The budget instability continues to loom over the Capitol, and the latest revenue reports show that our deficit continues to grow as revenues decline. The current debate, however, has focused around gun control legislation.The leaders of the House and Senate have come together to form a bipartisan Task Force on Gun Violence Prevention and Children's Safety to study the issue. I am hopeful that this task force will be thorough in its review and propose meaningful legislation that will improve public safety and school security. Our discussion cannot be limited to merely gun control, but must include a dialogue on school safety, state resources for school safety and mental health support.
In this long session, legislators can propose their own bills. I have refrained from proposing anything on this issue because I believe it is imperative that we first take a comprehensive look through this commission process. I believe it is detrimental to the process to make hasty or one-sided proposals that may upset the public and create media headlines. We need to come together as a state to collectively solve this problem.
One proposal, which seeks to ban all guns that are not single-shot, has only served to galvanize opposition and bring the debate to a justifiable concern that government is attempting to trample on the 2nd Amendment and infringe on individuals' personal property rights. This proposal should not be the starting point in a dialogue for responsible gun control measures, and it's unfortunate that anyone would propose it in the first place. Connecticut has one of the most restrictive and comprehensive gun control laws in the country already. Further restrictions might sound like an easy solution, but if we are no safer as a society, we've accomplished nothing.
Yet another proposal would be to publish the names and addresses of individuals with legal gun permits. Again, I think this proposal is misplaced frustration that does nothing to forward the shared goal of making our state safer. To the contrary, this type of information in the hands of criminals will serve like a menu list of which homes they may choose to rob.
The lawmakers who comprise the task force consist of Democrats, Republicans, city and small town legislators, and legislators who are mental health advocates and sportsmen. I believe they will inevitably look at all of the issues and not only limit themselves to gun control debate. For instance, 44 states in the union have outpatient commitment services for mental health. Connecticut does not. We must begin to tackle the difficult challenges for proper treatment and support of mental health patients.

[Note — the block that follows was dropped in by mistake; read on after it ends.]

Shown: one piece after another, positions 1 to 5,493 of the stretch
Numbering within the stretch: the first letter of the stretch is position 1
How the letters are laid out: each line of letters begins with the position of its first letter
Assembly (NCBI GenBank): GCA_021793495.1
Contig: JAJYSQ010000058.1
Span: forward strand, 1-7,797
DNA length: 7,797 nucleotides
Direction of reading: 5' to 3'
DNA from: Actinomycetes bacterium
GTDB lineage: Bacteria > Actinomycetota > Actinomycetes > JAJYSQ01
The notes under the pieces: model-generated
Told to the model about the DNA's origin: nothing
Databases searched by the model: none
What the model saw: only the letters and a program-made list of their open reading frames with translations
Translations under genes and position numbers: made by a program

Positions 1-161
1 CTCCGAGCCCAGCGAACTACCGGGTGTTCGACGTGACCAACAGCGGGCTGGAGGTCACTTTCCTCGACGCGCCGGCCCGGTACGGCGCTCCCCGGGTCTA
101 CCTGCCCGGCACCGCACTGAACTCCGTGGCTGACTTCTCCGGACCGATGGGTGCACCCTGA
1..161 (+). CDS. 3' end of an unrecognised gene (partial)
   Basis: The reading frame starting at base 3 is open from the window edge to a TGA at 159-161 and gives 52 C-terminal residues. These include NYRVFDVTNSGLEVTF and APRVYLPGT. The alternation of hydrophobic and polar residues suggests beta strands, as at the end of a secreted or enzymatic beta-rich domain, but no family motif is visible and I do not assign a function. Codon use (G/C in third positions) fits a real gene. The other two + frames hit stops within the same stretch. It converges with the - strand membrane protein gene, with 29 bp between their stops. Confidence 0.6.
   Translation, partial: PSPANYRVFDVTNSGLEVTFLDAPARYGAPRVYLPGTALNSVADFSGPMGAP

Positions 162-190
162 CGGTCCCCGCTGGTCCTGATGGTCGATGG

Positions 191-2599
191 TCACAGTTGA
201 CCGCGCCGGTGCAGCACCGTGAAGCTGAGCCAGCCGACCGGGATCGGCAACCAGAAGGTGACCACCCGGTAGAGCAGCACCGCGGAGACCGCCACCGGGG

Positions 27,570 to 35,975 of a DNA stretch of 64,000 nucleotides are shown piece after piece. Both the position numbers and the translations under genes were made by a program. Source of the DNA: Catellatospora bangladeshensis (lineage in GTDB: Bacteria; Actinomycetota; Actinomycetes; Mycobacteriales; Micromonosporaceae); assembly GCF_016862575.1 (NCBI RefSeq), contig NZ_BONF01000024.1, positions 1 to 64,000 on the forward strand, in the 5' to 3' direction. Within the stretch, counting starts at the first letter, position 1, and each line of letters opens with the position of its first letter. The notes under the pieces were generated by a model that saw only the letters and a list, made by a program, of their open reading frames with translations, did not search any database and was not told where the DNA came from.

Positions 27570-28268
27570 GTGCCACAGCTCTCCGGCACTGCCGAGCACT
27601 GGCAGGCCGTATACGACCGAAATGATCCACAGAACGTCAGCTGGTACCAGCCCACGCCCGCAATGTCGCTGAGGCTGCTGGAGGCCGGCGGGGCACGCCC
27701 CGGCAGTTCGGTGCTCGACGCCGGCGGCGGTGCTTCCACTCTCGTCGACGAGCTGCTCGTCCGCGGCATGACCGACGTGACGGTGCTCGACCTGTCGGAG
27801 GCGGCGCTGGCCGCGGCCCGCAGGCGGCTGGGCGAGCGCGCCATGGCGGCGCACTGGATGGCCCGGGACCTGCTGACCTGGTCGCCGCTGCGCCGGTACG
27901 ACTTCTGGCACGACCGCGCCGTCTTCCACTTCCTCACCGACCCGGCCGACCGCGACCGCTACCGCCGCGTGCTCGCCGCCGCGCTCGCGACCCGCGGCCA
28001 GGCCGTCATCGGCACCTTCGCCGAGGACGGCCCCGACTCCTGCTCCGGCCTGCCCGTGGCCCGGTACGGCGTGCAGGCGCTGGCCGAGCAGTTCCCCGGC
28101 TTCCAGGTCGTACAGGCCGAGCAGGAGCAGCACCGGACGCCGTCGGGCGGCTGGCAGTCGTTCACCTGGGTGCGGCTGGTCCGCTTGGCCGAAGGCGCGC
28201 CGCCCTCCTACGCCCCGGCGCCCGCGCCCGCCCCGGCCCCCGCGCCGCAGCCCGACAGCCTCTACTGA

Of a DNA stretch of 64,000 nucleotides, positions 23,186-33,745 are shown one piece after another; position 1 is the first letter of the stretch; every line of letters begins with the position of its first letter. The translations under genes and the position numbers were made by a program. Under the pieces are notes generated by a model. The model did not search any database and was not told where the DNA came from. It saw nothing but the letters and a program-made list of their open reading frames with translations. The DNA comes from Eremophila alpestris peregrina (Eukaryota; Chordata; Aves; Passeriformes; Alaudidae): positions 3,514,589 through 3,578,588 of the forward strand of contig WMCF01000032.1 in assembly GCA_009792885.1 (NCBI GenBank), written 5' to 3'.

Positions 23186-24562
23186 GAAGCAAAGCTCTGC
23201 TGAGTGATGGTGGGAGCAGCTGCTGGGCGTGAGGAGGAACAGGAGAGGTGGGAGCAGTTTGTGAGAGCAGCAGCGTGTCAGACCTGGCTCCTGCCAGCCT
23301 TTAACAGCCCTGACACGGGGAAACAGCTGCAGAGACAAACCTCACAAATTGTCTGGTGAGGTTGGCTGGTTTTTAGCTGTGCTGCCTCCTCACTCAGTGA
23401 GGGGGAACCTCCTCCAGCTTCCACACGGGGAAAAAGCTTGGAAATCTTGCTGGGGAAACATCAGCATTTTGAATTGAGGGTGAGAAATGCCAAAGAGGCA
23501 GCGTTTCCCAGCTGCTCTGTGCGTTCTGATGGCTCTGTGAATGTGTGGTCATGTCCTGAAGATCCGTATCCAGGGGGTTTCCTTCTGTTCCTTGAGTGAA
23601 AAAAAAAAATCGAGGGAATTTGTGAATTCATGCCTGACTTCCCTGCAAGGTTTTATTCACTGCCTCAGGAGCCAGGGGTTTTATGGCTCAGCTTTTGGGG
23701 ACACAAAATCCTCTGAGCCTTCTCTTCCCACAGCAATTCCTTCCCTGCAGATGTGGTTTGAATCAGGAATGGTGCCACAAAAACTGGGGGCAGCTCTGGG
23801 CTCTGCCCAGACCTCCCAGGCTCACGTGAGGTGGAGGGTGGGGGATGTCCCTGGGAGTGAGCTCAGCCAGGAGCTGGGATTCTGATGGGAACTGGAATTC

While our schools regularly practice fire drills, lock down drills and all have emergency plans; no one could have fathomed the atrocities that occurred in Newtown. Our debate must turn toward making our schools more secure. Simple measures, like ensuring the performance of lock down drills, may help and will be explored by the task force.
The tragedy in Sandy Hook truly escapes reason and explanation. We are all looking to make sense of what happened- to discover a motive that will provide us, more importantly the victims' families, some bit of closure. I fear it will never come. Additionally, we are looking to find solutions that will provide us some comfort that there will never be another Sandy Hook. Sadly, I fear this too is futile. That does not mean we cannot do better. We can, and will, improve.
The legacy of Sandy Hook needs to be a meaningful one; it cannot be a hodge-podge of policies that we haphazardly pass in knee-jerk fashion that serves only to assuage our societal guilt. Our response should be thoughtful, measured and, most importantly, meaningful. After listening to legislative leaders that have formed the task force, both Democrat and Republican, I feel confident that is the response we will get.